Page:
My review from a blind person's perspective (FW16)

Hi! I’m visually impaired as well and have to admit to doing a tiny dance of joy when I found this thread. I should really say that I’m blind. I have no light perception at all. It’s great to see a fellow screen reader user here!

I have a DIY Framework 16 winging over the Atlantic and am doing some pre-reading of the guides. There are lots of lovely, one-line text instructions that are nice and clear for the most part, but all of the videos are silent movie-style clips. There are no descriptions of the various components outside of color references to open and closed positions from what I can tell, but I’ve only gotten through the component installation guide so far. I found the description of the expansion cards here very helpful. I’m not advocating for a guide so tactile-description heavy that it kills any visually-oriented interest, but I’m anticipating a bit of difficulty setting my components up due to the inability to refer to the pics or videos, and I will cry if I break anything straight out of the box.

To be clear, I love what the Framework team has put together, so please know that I am in no way criticizing your work. I’m going to dive in and give everything a try as is, and will keep a record of my trouble spots for later posting. If I can be in any way useful to the team in updating material from a visually impaired perspective, please let me know. My day job mostly deals with digital accessibility, so I’m happy to help if needed there, too, in terms of your web presence. I don’t want to speak on behalf of the original poster, but I’m guessing they would feel the same about pitching in if needed.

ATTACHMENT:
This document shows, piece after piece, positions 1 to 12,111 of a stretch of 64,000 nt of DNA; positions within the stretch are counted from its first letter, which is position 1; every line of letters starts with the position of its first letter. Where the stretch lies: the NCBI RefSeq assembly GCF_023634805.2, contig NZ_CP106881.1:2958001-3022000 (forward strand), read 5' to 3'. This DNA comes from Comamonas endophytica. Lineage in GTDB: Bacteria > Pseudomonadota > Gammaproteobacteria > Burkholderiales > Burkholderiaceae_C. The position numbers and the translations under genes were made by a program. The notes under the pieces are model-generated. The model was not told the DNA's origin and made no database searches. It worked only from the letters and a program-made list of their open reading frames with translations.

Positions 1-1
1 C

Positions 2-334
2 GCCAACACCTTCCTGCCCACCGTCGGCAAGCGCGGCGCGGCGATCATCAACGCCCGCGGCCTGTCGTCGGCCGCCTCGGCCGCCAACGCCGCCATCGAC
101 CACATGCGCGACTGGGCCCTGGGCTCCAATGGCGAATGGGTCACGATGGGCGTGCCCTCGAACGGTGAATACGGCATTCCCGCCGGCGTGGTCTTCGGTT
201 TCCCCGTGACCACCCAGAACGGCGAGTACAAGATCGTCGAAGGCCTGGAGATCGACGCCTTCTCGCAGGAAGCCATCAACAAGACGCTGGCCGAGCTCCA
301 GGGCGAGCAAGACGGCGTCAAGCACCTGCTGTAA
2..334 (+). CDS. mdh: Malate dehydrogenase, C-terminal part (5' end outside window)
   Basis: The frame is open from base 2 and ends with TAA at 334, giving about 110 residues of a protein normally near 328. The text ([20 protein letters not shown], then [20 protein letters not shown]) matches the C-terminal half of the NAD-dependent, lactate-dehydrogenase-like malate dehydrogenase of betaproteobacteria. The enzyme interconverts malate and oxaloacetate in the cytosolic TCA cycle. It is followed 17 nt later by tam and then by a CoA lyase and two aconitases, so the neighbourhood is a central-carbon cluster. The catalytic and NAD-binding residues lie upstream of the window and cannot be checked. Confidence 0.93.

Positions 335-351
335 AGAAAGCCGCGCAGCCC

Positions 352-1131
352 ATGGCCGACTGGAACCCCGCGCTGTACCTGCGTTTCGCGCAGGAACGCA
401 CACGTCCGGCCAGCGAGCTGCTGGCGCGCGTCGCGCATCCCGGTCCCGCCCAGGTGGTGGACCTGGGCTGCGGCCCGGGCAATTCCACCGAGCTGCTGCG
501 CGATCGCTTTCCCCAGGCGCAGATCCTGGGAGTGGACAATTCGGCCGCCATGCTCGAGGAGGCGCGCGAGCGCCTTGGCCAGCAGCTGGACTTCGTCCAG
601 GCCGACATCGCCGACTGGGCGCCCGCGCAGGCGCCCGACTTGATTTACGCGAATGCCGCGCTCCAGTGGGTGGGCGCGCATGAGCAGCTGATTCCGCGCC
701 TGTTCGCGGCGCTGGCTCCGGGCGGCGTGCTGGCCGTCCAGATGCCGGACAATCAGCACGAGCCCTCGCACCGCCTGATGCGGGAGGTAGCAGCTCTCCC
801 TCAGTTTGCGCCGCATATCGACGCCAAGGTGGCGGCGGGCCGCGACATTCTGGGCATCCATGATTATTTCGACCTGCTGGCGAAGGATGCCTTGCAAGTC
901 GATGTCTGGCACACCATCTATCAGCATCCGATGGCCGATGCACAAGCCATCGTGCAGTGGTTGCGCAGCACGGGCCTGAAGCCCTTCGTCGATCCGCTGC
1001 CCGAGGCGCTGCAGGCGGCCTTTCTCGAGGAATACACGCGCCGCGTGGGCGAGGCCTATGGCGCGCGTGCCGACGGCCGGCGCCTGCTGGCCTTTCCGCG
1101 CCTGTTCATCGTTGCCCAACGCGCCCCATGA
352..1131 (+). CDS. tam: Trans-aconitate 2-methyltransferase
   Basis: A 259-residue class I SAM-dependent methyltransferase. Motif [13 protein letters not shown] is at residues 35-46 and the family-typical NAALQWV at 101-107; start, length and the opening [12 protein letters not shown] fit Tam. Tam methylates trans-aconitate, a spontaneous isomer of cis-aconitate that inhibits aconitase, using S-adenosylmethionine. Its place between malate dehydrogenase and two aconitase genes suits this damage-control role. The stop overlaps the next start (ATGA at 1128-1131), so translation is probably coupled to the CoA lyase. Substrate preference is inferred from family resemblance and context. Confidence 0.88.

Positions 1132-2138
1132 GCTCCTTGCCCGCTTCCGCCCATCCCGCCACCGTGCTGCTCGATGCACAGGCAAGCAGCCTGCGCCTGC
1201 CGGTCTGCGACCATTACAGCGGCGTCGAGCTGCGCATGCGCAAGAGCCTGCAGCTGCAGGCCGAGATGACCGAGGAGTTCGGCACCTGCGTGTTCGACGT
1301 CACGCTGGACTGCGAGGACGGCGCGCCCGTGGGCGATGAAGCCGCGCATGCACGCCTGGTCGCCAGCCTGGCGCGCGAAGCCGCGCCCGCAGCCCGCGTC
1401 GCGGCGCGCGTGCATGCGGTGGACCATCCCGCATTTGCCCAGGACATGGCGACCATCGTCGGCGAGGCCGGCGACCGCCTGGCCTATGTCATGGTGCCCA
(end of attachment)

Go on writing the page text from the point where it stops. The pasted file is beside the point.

Thank you so much for posting your experience here! I’m reassured that I’m not the only VI DIY enthusiast. I am a beginner, though, so my ignorance may show once in a while.

Apologies for the rambliness of this post. It’s halfway through the week and I’m tired. :smiley:


I’m glad to hear that you found my review valuable, I’m glad to see it’s being found by others that may enjoy hearing about my experience. I’d be particularly interested in reading your review of your experiences with the Framework 16 if you choose to post it, since I’ve thought about getting one for myself.